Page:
If you walk into any of the supermarket chains in Kenya right now, chances are you will find ongoing promotions or offers on certain select products.

Large retailers like supermarkets often love to offer regular promotions and discounts to their customers to attract and engage them, and entice them to spend more money shopping. Other times, they will put up huge offers on products that will have customers falling over themselves to take advantage of the attractive deals.

How, then do these supermarkets manage to make profits when they sell discounted goods at sometimes half off the original price, or even more?

“They depend on volumes – the greater the number of people walking in, the more money they make,” says Alfred Ng’ang’a, a Communications Specialist who has handled communications for several Fast-Moving Consumer Goods (FMCGs), some of which include Nakumatt, Tuskys and Naivas.

“Their profit margin is very small. What they do for you to see an offer is squeeze a supplier. The supplier has been told, ‘You have been giving us a margin of 18%, give us a higher margin’, say 20%. So, the 20 % plus the normal margin, that’s what they extend to you,” he says.

Supermarkets commonly run offers on shopping basket staples, which are common household items everyone buys, like soap, sugar, maise flour and cooking oil. Seldom will they do that with electronic items like televisions unless it’s a clearance sale. Alfred says when that happens, the supplier has agreed to discount the item significantly.

So, when there is an offer, for example, for sugar, how does a supermarket plan to make its money back?

“When they announce the offer, they hope to increase footfall,” says Alfred.

Footfall is the number of people walking into a supermarket daily.

He continues, “Now, if I have a sugar offer, you will easily pick up the product and buy something else that is not on offer. That’s how the supermarket recovers. There’s a reason they put those products on offer in a specific place, at the entrance, and you have to exit at a different point. On your way out, you’ll see some milk or yoghurt. You’ll walk around some more and pick up soap or something else,”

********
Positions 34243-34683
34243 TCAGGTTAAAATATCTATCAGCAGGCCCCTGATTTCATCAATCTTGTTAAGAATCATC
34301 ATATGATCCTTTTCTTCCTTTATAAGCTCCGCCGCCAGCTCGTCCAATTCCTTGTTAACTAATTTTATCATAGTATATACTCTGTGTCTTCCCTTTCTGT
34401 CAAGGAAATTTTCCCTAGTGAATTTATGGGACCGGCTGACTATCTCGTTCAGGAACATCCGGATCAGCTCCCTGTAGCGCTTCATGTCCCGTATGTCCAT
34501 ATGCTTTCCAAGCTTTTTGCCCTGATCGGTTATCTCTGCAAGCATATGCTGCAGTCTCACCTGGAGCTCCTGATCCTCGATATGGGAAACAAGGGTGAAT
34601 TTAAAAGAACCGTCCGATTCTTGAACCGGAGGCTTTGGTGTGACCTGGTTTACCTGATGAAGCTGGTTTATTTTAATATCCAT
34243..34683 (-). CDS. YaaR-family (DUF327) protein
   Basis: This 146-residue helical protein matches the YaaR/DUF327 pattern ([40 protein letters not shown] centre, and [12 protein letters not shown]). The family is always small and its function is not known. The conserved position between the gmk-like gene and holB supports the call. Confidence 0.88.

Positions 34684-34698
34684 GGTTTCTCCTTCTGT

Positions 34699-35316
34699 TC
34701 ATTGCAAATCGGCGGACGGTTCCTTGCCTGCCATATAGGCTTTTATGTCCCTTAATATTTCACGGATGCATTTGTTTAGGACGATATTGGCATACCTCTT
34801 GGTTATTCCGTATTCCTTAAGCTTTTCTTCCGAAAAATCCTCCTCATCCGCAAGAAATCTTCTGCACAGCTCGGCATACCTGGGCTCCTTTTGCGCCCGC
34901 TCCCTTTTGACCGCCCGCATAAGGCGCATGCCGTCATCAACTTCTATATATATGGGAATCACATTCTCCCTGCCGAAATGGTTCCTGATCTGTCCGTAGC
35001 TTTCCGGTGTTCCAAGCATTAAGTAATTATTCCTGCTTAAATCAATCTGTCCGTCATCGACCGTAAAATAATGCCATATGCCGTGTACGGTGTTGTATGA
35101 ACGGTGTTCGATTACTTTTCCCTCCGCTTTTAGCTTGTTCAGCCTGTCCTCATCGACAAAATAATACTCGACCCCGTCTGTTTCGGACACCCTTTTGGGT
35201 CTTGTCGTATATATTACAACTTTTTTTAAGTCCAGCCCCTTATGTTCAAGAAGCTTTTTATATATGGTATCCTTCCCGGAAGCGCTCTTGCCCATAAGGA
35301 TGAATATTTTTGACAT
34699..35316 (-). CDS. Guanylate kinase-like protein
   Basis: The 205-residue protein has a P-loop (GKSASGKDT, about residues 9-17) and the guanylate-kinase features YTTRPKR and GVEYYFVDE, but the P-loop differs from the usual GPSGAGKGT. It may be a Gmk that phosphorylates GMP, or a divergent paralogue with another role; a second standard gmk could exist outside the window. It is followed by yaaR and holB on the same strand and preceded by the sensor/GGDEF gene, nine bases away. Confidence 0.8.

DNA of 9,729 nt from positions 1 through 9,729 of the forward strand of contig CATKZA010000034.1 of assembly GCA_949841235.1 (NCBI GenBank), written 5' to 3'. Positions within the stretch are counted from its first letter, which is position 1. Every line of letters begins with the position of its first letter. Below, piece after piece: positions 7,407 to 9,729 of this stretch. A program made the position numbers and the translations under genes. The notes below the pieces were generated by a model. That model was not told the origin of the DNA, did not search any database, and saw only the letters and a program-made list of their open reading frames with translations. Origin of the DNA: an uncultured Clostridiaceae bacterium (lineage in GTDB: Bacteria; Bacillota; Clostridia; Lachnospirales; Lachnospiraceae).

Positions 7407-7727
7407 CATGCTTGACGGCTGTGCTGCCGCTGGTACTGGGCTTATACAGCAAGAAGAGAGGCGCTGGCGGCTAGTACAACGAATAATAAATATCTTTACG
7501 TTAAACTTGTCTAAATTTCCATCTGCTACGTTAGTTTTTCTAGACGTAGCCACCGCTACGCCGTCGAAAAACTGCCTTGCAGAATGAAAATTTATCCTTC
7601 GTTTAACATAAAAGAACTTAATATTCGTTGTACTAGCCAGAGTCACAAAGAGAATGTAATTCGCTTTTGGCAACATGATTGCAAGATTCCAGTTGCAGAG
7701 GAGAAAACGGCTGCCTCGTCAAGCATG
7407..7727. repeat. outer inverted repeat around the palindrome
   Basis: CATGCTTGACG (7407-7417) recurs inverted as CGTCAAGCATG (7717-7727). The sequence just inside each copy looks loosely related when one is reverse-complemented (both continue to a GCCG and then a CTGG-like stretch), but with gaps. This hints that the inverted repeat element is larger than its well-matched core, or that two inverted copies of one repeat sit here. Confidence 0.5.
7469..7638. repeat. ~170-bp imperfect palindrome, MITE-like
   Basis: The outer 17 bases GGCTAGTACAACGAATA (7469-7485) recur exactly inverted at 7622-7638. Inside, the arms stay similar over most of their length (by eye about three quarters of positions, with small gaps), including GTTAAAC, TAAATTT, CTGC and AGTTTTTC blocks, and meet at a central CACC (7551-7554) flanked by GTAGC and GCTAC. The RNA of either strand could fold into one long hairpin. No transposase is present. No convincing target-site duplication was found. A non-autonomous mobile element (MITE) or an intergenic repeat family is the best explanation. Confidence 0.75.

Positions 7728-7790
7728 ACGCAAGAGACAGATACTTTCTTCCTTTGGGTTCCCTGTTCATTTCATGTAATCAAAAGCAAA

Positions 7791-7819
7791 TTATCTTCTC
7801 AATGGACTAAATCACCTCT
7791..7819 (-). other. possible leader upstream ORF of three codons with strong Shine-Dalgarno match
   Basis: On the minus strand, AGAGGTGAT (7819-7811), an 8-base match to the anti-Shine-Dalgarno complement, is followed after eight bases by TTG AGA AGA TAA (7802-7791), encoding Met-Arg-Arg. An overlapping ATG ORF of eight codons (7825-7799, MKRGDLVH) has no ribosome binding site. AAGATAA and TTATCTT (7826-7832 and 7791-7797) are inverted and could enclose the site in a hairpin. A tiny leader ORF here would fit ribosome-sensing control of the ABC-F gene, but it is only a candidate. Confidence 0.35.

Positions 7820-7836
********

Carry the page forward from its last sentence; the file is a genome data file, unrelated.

At the end of it all, however, the benefit the customer was looking for is gone, but the supermarket has gained.

Supermarket aisles are organised in such a way that customers have to walk up and down different paths. Most of the brand-name goods on the display racks will be at eye level, where it’s easy to see an item, pick it and put it in the cart. Products like milk, bread and eggs will sometimes be stored at the back to make customers go through almost the entire store, where, along the way, they will probably pick and buy more than just the essentials they came in for. It’s a technique developed to make people spend more time and money at the supermarket.

What supermarkets find challenging, however, is converting online surfers into buyers because they rely on shoppers to make impulse buys. As such, most discounts are offered in-store and to customers in their loyalty programmes.

“There are not many offers online for supermarkets unless you are part of the loyalty points programme because that’s what they have sold to the supplier. They have told them, ‘You are giving this offer to our 300000 loyal customers, and you are going to get a benefit of your product uptake faster, and we will also pay you faster,” he says.

With most people trying to cope with the high cost of living and tough competition among retailers, promotions for consumers and opportunities to save are abound. Customers, however, must be keen to discern if a deal is genuine.

“For something to be on offer, it should be at a discounted price than what it normally is. But advanced markets have moved from that point to packaging, so the offer you get is really not on price, it is on quantity, so if you buy a kilo of rice, you get 1.25kg,” Alfred says.